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​God Help Those…

EVEN BY TRINIDADIAN standards, which always manage to slip smoothly below the limbo bar, no matter how low you drop it, People’s National Movement Minister of Social Development Camille Robinson-Regis excavated a new low this week.

Indeed, even by PNM standards, that most moronic of oxymorons, her suggestion that religious groups set to receive $30m of public money to “feed the needy” would be kept in check only by “Almighty God” beggared belief. It was not the Fraud Squad, it would seem, but the God Squad that had the power. Almighty God, the minister said, was the “ultimate guardian against abusing funds.”
So much for Parliament. The Finance Minister short-changed.
Newsday’s Sean Douglas reported on Monday that 14 religious groupings would receive $10m each month over the next three months, for “food support to citizens and permanent residents adversely affected by covid19”, including migrants (for which read, “Venes").
The groups included Anglicans, Islam, Hindus, Baptists, Jehovah’s Witnesses, Methodists, Bahai, Orishas, Presbyterians, Catholics (still apparently recognised as “Roman” by the state), Rastafarians and “Evangelical” — a group allotted nearly $2m for themselves alone, but who, unaccountably, perhaps miraculously, had not collected their cheque up to presstime. (Pentecostals are not praised to the Heavens and celebrated on Earth for their aversion to accepting free money; indeed, most pastors require one-tenth of their congregants’ pretax earnings, handed over upfront, no receipt, as the price of admission to church services and/or redemption/heaven.)
Sub-groups within denominational headings received funds specifically for themselves alone, for distribution to the hungry and needy of all faiths. All Mansions of Rastafari, eg, got $69K. The Hindu Maha Sabha got a healthy half-million while the Muslim ASJA had to get by on a mere $200K.
The cheque written to the Jamaat al Muslimeen was, Sean reported, “unstated/uncollected”; Sean does not say whether the cheque remained uncollected because the Muslimeen felt it wasn’t high enough or whether the sum was unstated because citizens might question any sum at all being handed over to a religious group best known for their work with 114 needy young men in the bloody attempted coup in 1990.
Asked if the religious bodies might be dishonest, the minister replied, “I believe in God’s grace. I assume religious organisations are deeper in faith than I am” and would do “what is right, as God is watching them.”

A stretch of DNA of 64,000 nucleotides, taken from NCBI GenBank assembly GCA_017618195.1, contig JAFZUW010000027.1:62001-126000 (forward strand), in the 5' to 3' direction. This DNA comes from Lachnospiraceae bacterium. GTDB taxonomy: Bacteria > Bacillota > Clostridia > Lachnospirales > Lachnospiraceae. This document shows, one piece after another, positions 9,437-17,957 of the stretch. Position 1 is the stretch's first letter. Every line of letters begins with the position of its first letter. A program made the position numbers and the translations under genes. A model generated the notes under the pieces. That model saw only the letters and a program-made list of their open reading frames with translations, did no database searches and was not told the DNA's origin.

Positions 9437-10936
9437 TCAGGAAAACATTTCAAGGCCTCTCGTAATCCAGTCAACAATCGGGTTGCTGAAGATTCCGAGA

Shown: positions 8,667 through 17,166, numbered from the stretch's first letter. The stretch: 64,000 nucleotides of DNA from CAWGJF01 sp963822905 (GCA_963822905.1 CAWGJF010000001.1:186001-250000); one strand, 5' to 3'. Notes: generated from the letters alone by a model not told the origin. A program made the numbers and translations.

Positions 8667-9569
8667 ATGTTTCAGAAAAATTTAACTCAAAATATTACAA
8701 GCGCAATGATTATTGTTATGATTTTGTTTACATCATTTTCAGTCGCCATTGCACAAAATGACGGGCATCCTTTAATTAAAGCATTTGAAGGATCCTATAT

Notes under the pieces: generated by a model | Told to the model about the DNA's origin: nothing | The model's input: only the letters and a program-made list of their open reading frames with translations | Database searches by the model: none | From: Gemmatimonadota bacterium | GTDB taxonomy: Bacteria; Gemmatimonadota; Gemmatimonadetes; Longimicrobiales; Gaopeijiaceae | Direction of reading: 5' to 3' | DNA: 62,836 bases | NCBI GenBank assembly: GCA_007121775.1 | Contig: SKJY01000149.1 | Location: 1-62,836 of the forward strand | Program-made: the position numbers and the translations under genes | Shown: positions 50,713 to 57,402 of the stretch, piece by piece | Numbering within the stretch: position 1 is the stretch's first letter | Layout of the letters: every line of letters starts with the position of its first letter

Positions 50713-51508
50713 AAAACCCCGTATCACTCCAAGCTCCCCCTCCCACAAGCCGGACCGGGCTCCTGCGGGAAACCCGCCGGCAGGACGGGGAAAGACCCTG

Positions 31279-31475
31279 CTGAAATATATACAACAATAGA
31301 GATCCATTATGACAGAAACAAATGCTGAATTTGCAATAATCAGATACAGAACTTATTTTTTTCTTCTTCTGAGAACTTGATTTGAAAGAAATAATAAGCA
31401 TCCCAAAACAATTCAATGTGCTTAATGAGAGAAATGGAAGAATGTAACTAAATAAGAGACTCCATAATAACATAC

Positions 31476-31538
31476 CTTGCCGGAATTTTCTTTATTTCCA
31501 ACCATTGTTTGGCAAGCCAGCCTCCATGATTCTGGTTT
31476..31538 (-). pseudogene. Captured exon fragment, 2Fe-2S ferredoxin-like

Sean’s story does not mention whether the pastor who sought to exchange $29m in old $100 bills last year was, in the minister’s view, being watched by God sufficiently closely as to render any police investigation otiose.
If the religious bodies misbehaved, the minister said, the only consequence would be that they would “have to account to their God, and no other funding will be given.”
The only two consequences, then (a la Monty Python), would appear to be (1) holy roller fraudsters would have to answer, in this single state-subsidised instance, to the same God who authorised them to collect cold hard cash on His behalf every day of life and (2) they would have to be satisfied with only one state cheque, perhaps for an amount as trifling as the $2,574,257 the (Roman) Catholics got or the $1,980,198 pocketed, namaste, by the Hindus.
Even by Trinidad’s picking-topitamboo-with-a-pole standards, which have allowed to go unquestioned such bizarre statements as former Prime Minister Patrick Manning’s explanation that devastating flooding in Port of Spain was caused by rain falling in places it had not previously fallen before, Minister Robinson-Regis’s statement raised eyebrows en masse.
In all of Trinidad, only one person may have been thrilled: National Security Minister Stuart Young. Young Stuartie had attention shift away from him as class clown/Cabinet bobolee for the first time since he created, singlehandedly, a gratuitous conflict with Barbados in general and Market Vendor, the Bajan-dialect humorist commentator, in particular.
Perhaps Minister Robinson-Regis wished to imply a threat: “God help you, if you do the wrong thing.”
In the rest of the world, the saying goes, “God helps those who help themselves”.
But, in Trinidad, the saying is really: “God helps those who help themselves to state cash.”
And the PNM helps those who help themselves by requiring them to account only to God.

BC Pires is starting the Church of the Latter Pay Day Saints. Read the full version of this column on Saturday at www.BCPires.com

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